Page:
FIG. 1 is a diagram explaining a mass-analyzing method for detecting substances contained in a cerebral spinal fluid by means of a mass-analyzing apparatus according to an embodiment of the present invention. FIG. 2 is a diagram explaining a detailed structure of a microdialysis probe and its operation. FIG. 3 is a diagram showing a mass spectrum of the cerebral spinal fluid measured by the mass-analyzing apparatus according to the embodiment of the present invention. FIG. 4 is a diagram showing a mass spectrum of a dopamine standard measured by the mass-analyzing apparatus according to the embodiment of the present invention. FIG. 5 is a block diagram explaining a configuration of the mass-analyzing apparatus according to the embodiment of the present invention. FIG. 6 is a diagram explaining a time sequence of a measurement performed by a three dimensional quadrupole mass-analyzing apparatus and a quadrupole mass-analyzing apparatus. In FIG. 1, FIG. 2 and FIG. 5, the reference numerals denote the components as designated below: 1, 7 pump, 2, 6 flowing passage, 3 microdialysis probe, 4 dialysis membrane, 5 brain, 8 ionization source housing, 9 capillary, 10 orifice, 11 gas-flowing passage 12 mass spectrometer, 13 in-brain substances, 101 metallic tube, 102 plate-like member, 103, 111 orifice, 104 fluoroplastic tube, 105 gas flow controller, 106 gas-providing member, 107 screw, 108 insulator, 109, 109′ flange, 110 intermediate pressure region, 112 einzel lens, 113 electrostatic ion-guide, 114 gate electrode, 115 three dimensional quadrupole mass analyzer, 116 detector, 117 cable, 122, 123 vacuum pump, 124 data processor, 125 high vacuum region.

The mass analysis according to the embodiment of the present invention illustrated in FIG. 1 is based on a mass-analyzing method that makes it possible to perform component analysis of in-brain substances in real times while collecting the in-brain substances in the cerebral spinal fluid within the brain 5 of an animal to be inspected. This mass-analyzing method is carried out by an apparatus that includes an sonic spray ionization source and the mass spectrometer 12 having the orifice 103. The sonic spray ionization source includes the pump 1 for sending out a physiological saline, a Ringer or an artificial cerebral spinal fluid into the flowing passage 2, the microdialysis probe 3 connected with the flowing passage 2 and inserted into the brain 5 for sending out the cerebral spinal fluid containing the in-brain substances into the flowing passage 6, the pump 7 for injecting a high volatile organic solvent into the cerebral spinal fluid at a middle point of the flowing passage 6, the ionization source housing 8, the capillary 9, the orifice 10, and the gas-flowing passage 11.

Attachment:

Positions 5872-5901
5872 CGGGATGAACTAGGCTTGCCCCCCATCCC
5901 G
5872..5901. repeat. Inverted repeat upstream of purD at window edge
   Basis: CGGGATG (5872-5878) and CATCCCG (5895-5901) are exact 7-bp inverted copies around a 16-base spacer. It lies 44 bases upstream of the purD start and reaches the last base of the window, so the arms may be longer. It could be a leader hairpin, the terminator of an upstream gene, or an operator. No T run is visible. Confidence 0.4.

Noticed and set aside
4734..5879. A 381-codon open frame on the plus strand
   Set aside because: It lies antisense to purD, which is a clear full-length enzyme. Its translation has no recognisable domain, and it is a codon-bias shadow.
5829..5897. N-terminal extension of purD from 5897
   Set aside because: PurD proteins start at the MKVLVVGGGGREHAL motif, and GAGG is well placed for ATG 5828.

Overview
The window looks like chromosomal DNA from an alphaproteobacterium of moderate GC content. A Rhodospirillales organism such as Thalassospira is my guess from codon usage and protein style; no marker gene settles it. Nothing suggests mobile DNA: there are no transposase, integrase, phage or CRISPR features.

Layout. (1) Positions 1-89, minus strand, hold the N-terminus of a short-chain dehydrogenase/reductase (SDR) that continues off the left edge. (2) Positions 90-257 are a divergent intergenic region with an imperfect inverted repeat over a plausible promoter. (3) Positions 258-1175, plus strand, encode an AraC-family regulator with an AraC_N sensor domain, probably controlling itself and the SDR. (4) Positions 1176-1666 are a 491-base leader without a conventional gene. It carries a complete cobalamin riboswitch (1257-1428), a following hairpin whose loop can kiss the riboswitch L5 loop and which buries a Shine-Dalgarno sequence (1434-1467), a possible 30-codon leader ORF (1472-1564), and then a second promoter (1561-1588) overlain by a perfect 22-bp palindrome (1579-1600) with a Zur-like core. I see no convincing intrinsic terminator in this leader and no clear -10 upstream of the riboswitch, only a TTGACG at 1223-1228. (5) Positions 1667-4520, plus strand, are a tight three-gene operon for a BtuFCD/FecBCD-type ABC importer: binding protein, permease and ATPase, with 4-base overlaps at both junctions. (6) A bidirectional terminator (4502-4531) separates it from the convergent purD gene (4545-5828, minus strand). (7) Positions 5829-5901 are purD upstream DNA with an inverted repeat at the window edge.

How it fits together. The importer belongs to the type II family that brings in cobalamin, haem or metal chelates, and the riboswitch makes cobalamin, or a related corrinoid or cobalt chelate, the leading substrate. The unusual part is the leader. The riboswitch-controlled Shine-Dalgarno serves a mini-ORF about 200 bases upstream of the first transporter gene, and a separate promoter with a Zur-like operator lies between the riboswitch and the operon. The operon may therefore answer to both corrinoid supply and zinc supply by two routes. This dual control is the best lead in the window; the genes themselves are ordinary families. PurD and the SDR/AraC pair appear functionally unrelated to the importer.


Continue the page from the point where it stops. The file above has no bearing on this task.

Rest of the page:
Moreover, the mass spectrometer 12 used in the embodiment of the present invention is an ion trap three dimensional quadrupole mass spectrometer (3DQMS). The plate-like member 102 is located just in front of the orifice 103 of the mass spectrometer 12. Also, the metallic tube 101 connects the flowing passage 6 with the capillary 9. A voltage for promoting ionization of the cerebral spinal fluid as a sample is applied between the metallic tube 101 and the ionization source housing 8. Electric potential of the metallic tube 101 is ground potential as shown in FIG. 5. Also, gas such as nitrogen gas is introduced from the gas-flowing passage 11 of the ionization source housing 8. Here, velocity of the gas flow is adjusted so that, at the orifice 10, it becomes substantially equal to the sonic velocity.

In the above-described embodiment of the present invention, the pump 1 sends out a solution such as the physiological saline, the Ringer or the artificial cerebral spinal fluid, the osmotic pressure of which is close to that of the body fluid, into the flowing passage 2, then sending the solution into the microdialysis probe 3. Here, the physiological saline, which is 0.9% sodium chloride (NaCl)-water solution (w/w), exhibits substantially the same osmotic pressure as that of the body fluid. Also, the Ringer and the artificial cerebral spinal fluid exhibit substantially the same osmotic pressure as that of the physiological saline, and in addition to the sodium chloride, they contain salts of substances such as magnesium or potassium.

The dialysis membrane 4 is provided in the proximity of a tip of the microdialysis probe 3. The microdialysis probe 3 is inserted into the brain 5 so that a portion of the dialysis membrane 4 comes into contact with the brain 5. The in-brain substances existing within the brain 5 pass through the dialysis membrane 4, then entering the solution which is sent into the microdialysis probe 3 by the pump 1 and the osmotic pressure of which is close to that of the body fluid. At this time, substances having a large molecular weight, for example, a protein, cannot pass through the dialysis membrane 4, and accordingly do not enter the solution the osmotic pressure of which is close to that of the body fluid.